This is the fourth in a series about how to own real estate, or how to “hold title.” As I mentioned before, the way you hold title affects how the ownership of a property can be transferred and how the property can be financed, improved, used as collateral or taxed. This week I’ll talk about holding title in trusts.
I am not an attorney or an accountant, and I wouldn’t consider giving advice on how anyone should hold title. This column is intended to spark a discussion between you and your accountant and/or attorney—people who have the education and training to help guide your decision-making when it comes to owning property.
And while I just said I won’t give advice, here’s some advice on trusts in general: DO NOT GO TO THE INTERNET AND DOWNLOAD A TRUST AGREEMENT. Trusts and the reasons for them can be incredibly complex. This is a topic to discuss with your family, your accountant, and your attorney.
Okay, here’s some of what you need to know about trusts. Trusts are a way to hold title, usually used when spouses who have a significant estate want to bypass the need for probate and postpone estate taxes, and pass their property on to their children or others. For significant estates the probate fees are a percentage of the gross estate (no deduction for debt) and there may be capital gains as well as inheritance taxes which can be as high as 50 percent of the value of the estate.
There are several types of trusts, and I’m only going to review trusts as they pertain to holding title.
Trusts are an excellent way to delay inheritance taxes. While a married couple may live in the home, the home can belong to the trust. When one of the spouses dies, title to the property remains part of the trust until the second spouse dies. The surviving spouse maintains control over the property and has a right to occupancy until his or her death, at which time the beneficiaries of the trust (usually the children or grandchildren) receive title to the property (unless the trust stipulates that the wealth is managed by a trustee until the beneficiaries reach a certain age).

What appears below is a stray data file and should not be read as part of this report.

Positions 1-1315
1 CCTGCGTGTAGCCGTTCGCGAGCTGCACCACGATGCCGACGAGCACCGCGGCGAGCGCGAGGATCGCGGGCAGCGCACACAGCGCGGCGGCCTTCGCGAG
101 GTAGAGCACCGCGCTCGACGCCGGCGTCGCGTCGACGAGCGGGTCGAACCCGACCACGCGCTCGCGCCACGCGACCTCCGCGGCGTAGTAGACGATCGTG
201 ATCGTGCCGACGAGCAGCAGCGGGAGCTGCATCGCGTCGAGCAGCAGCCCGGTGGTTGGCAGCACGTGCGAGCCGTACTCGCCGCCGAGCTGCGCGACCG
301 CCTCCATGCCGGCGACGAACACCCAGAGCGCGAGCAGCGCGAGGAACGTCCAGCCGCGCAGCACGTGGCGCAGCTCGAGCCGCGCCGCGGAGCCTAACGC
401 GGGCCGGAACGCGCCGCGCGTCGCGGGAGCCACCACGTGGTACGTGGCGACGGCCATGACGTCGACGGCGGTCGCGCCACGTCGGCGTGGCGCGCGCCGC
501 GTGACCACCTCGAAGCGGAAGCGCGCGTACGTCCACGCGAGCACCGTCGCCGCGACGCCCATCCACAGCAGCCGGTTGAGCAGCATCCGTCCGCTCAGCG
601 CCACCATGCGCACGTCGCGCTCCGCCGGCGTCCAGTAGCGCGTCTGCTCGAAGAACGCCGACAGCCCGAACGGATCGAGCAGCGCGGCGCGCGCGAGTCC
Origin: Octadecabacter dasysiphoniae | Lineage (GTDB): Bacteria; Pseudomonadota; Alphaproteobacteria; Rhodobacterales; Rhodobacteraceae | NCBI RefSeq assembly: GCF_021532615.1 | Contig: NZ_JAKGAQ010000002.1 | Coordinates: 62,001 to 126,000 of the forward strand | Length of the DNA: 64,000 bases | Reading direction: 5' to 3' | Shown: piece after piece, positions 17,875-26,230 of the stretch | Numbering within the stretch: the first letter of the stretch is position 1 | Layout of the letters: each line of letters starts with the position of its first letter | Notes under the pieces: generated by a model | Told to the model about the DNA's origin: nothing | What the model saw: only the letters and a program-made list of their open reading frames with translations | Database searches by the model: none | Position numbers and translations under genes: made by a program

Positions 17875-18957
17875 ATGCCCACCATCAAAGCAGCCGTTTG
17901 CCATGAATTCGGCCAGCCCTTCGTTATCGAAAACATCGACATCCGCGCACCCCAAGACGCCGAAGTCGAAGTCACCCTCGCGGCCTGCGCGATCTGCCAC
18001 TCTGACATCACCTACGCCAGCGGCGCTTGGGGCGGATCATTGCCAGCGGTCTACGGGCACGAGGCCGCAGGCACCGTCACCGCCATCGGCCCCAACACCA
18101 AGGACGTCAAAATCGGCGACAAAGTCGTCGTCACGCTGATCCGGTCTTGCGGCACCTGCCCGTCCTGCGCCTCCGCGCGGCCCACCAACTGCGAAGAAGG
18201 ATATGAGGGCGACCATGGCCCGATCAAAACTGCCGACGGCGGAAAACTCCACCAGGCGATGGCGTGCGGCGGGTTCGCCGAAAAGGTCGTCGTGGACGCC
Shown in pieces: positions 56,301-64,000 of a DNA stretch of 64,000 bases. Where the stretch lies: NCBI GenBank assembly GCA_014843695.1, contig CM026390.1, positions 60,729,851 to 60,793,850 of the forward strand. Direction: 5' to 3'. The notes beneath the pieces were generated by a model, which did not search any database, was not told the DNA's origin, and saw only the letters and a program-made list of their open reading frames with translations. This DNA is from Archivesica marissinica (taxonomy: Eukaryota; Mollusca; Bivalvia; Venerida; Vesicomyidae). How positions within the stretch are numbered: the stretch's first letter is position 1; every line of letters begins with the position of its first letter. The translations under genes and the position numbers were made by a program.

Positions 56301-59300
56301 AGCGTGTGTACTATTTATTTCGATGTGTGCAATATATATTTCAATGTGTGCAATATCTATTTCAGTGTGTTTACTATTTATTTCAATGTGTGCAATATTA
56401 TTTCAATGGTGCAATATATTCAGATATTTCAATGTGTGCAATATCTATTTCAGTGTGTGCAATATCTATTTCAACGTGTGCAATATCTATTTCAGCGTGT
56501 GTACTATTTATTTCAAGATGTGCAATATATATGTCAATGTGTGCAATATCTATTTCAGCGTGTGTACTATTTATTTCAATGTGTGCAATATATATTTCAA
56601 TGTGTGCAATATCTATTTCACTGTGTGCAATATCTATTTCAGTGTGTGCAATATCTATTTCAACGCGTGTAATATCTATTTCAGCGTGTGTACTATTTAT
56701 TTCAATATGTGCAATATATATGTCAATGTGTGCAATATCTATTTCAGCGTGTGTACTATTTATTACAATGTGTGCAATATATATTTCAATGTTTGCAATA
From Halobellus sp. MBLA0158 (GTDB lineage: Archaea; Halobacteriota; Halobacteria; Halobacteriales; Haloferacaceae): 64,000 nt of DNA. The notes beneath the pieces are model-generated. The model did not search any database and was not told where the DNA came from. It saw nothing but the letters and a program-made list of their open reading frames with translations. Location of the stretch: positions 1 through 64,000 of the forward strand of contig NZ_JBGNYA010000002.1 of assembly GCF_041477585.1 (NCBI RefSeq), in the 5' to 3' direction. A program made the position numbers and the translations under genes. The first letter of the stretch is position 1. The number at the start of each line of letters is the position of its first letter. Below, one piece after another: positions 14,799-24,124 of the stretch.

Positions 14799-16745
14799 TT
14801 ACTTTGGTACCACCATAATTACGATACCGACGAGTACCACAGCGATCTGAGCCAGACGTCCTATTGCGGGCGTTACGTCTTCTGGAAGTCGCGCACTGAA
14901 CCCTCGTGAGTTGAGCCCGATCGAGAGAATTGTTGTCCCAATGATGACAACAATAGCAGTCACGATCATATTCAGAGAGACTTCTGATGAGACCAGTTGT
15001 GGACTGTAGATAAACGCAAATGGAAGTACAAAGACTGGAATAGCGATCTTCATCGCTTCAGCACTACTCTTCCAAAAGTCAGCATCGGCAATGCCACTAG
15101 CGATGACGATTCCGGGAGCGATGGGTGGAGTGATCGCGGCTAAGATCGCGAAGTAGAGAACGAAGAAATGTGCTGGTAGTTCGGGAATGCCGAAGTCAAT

Trusts are excellent ways to ensure that minors or young adults who need a little more time to mature can receive ownership without control, preventing access to millions of dollars to someone who—at age 23—believes a $150,000 car and a $200,000 boat appear to be good investments. The trust can allow for funds to be released at a specific ages and amount, or for specific uses like higher education.
Another type of trust is a charitable remainder trust. This allows wealthy individuals or those with no heirs some tax benefits while retaining the income potential of their investment. It works like this: the property owners give their property (usually an investment property) to a charitable organization, but retain a significant portion of the profits derived from the operation of the real estate. The owners retain control and at the same time gain a tax benefit for their charitable gift. If they donate a million dollar property, for example, they may receive a portion of the rent while the remainder of the rent is reinvested in the charity. Bear in mind that a trust can own far more than just real estate. It can hold notes receivable, business assets, stocks and/or bonds.
If you have questions about real estate or property management, please contact me at firstname.lastname@example.org or visit www.realtyworldselzer.com. If you have questions about how you should hold title, call your attorney and/or accountant.
Have suggestions about what I should write? Let me know. If I use your suggestion in a column, I’ll send you’re a $5.00 gift card to Schat’s Bakery. If you’d like to read previous articles, visit my blog at www.richardselzer.com. Dick Selzer is a real estate broker who has been in the business for more than 35 years.